International Women’s Day 2020

Building One Superwoman At a Time.

Nathy Gaffney

International Women’s Day is almost upon us. March 8, 2020 is an opportunity to celebrate chicks the world over — no matter where you are or what you do — we mark this day to honor and recognise the important contributions women make to the world we live in. It’s also a day to acknowledge that as far as we have come in working to create a world where women are valued equally in the eyes of the law, culture and community, we still have much work to do.

This year the theme for IWD is ‘An Equal World is an Enabled World’. #EachforEqual will be the hashtag — recognizable by arms folded into the equal sign.

Interested in attending? Click here to register

But what you may ask, can I actually do? With global “International (insert cause here) day” campaigns increasingly becoming part of our annual ‘movements I must support’ landscape, it’s easy to get overwhelmed and maybe even suffer a bit of fatigue or ambivilence about what and how you can make a meaningful contribution.

What do you want to be when you grow up?

Several weeks ago I was at the beach with my brother. With us was his eldest daughter Maya. Maya is ten going on twenty and currently weighing up her future career options. (How times have changed. At ten I was weighing up which Barbie I wanted — Malibu or Camping — hmm). When I asked her what her what the frontrunner was, my niece proudly stated that she wants to be a lawyer.

“Why a lawyer?”

“Because I want to help people, right wrongs and because I’m really good at arguing”. I was impressed, she’d clearly given this careful consideration (the sideways glance and semi eye roll from my brother said it all — great self-awareness for a 10 year old, and I suspect he’s very familiar with her talent for ‘rigorous debate’).

She added that she also wants to be able to buy herself a nice house when she grows up. This then prompted her to share her 2nd choice — architect — so she can in fact build her own house — “just the way I want it.”

She’s got it all mapped out, and whichever way she goes, she’ll be marching to the beat of her own drum. Confident in her birthright: to aim for any star in the solar system that shines most brightly for her.

When the conversation turned to how much she’d be getting paid for these jobs — I mentioned casually in passing (although as a parent myself I should know that nothing gets past an astute ten year old), that hopefully, by the time she eventually becomes either a lawyer or an architect — that whatever she does get paid — will be the same as any man who is doing the same job.

“What do you mean”, she asked. “Do men get paid more than women?”

‘Ah yeah” — I had to admit — “they do”.

“How much more?” She then demanded to know.

“Well the global average is 23% more”

At which point my brother gave me the look of (KISS, she’s only 10!)

He chimed in “Well it basically means that if a woman does a job and gets paid $100, there’s every chance that a man who does the same work will get paid $123”.

Hearing this be explained in such simple terms to a girl (a woman of tomorrow), who is being brought up to believe that men and women have equal rights and opportunities, I was embarrassed. I suddenly felt wholely inadequate, like I wasn’t doing enough to shift this status quo.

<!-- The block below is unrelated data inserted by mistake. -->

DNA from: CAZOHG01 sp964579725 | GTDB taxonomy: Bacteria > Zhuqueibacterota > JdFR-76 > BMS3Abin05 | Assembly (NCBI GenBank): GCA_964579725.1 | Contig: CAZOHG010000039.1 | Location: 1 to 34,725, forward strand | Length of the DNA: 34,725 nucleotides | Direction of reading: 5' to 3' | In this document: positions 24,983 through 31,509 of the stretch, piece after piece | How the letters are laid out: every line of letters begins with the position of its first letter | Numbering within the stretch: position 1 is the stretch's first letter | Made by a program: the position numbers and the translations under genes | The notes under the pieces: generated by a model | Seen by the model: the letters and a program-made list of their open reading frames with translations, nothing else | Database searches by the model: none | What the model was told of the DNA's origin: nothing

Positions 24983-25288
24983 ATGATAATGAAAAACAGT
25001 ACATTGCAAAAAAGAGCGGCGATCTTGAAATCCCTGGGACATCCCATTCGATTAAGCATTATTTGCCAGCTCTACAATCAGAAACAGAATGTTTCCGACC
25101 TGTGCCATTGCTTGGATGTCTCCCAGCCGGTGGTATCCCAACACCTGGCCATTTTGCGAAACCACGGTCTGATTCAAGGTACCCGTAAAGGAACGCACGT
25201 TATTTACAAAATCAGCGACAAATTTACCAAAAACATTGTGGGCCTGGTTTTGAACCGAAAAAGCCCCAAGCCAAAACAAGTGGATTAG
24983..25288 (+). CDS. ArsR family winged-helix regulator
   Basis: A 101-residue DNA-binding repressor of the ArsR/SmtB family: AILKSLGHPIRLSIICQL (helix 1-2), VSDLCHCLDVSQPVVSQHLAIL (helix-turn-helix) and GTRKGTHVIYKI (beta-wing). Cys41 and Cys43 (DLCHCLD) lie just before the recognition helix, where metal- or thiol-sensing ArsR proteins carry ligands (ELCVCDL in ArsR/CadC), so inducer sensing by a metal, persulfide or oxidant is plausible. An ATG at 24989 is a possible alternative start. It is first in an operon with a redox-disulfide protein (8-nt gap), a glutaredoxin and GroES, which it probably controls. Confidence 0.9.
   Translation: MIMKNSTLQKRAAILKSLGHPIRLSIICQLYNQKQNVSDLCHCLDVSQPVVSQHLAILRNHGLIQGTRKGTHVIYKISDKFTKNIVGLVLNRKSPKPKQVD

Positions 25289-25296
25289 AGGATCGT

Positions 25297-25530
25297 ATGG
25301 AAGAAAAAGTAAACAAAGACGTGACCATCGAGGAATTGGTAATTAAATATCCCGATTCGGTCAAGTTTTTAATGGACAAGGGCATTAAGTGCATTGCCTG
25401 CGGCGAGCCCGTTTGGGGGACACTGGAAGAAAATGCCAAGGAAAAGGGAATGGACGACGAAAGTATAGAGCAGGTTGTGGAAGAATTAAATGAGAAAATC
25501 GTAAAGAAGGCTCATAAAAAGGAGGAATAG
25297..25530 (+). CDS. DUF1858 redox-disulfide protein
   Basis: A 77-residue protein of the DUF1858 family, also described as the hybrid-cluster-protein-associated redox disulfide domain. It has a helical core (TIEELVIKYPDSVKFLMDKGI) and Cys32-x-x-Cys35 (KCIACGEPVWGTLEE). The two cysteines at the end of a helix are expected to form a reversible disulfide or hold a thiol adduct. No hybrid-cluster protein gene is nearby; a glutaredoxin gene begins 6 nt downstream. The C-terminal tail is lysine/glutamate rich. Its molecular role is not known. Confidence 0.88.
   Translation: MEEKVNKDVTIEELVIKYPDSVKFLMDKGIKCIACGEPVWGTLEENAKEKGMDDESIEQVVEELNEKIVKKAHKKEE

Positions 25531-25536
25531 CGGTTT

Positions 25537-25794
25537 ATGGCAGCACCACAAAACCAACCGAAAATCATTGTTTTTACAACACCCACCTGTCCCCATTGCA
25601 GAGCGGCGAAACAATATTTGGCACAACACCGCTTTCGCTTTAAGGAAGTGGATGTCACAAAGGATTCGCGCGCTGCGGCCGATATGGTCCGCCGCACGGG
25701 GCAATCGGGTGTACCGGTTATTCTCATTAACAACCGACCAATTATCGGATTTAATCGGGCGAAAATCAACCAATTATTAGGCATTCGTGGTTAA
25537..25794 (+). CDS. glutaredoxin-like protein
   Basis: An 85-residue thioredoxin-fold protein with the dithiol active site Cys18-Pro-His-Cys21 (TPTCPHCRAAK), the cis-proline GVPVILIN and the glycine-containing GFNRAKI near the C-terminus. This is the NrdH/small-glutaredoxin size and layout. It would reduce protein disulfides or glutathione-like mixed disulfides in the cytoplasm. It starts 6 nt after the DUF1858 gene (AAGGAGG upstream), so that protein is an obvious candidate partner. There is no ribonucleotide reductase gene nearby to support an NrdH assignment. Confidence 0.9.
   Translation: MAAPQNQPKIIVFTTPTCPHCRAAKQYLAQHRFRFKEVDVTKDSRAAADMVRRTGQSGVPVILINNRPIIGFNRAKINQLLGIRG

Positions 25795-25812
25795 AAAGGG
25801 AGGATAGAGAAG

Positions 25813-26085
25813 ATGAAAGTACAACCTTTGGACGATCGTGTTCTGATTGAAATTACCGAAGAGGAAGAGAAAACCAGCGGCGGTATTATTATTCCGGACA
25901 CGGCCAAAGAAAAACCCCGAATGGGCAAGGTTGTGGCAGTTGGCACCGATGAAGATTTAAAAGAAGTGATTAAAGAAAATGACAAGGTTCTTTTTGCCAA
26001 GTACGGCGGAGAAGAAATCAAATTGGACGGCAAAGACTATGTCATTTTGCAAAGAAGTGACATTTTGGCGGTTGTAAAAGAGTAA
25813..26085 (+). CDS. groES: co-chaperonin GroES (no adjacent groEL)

Her little brow furrowed. She squinted her eyes and shook her head — totally perplexed. She demanded answers. “Why?”

The Ugly Truth…

This resulted in a bit of a history lesson about the role of women as 2nd class citizens in our society until only recently. Here are a couple of the big ticket items…

  • Prior to 1929, women were not even seen as ‘persons’ in the eyes of British Commonwealth law in Canada. They were part of a bill that decreed that ‘Criminals, idiots and women are not to be regarded as persons in the eyes of the law’.

The lawyer in her — already wanting to right wrongs and help people — was outraged.

And this…

  • As recently as the 1960’s (the decade her Aunty was born), women weren’t allowed to have bank accounts without the permission of their husbands, serve on a jury, or be served in a bar. Employers were allowed to sack a woman if she became pregnant.

‘Well that’s just stupid’ she so wisely stated. My brother and I had to agree.

We drove home from the beach in silence — each of us contemplating this world we live in. Maya contemplating the world she will inherit, and my brother and I reflecting on the world as it is today. As far as we have come it is still not far enough, and we are not moving fast enough. According to the latest figures from the World Economic Forum, I will not see gender parity in my lifetime, and highly likely, neither will Maya.

a pouting girl (child) wearing yellow with a blue background

I’m not the parent of a girl. My nieces Maya and her sister Emilia are the closest things I have to daughters and I love them as much as if they were my own. What am I doing (or not doing) that will contribute to the world Maya, Emilia and their brother Cooper will move into as adults in the coming ten years? What is it we can do today that will shift the dial for the women (and men) of tomorrow?

If you’re not having a conversation about this, what can you do to become part of one? Phuel will be hosting a breakfast workshop on building female confidence in the workplace — inspired (in no small way) by a conversation with a ten year old.

Interested in attending? Click here to register

International Women’s Day on March 8 is the perfect time to take the opportunity to raise your awareness and gain an understanding of how we can each contribute to making a better world sooner — for both our daughters and sons.

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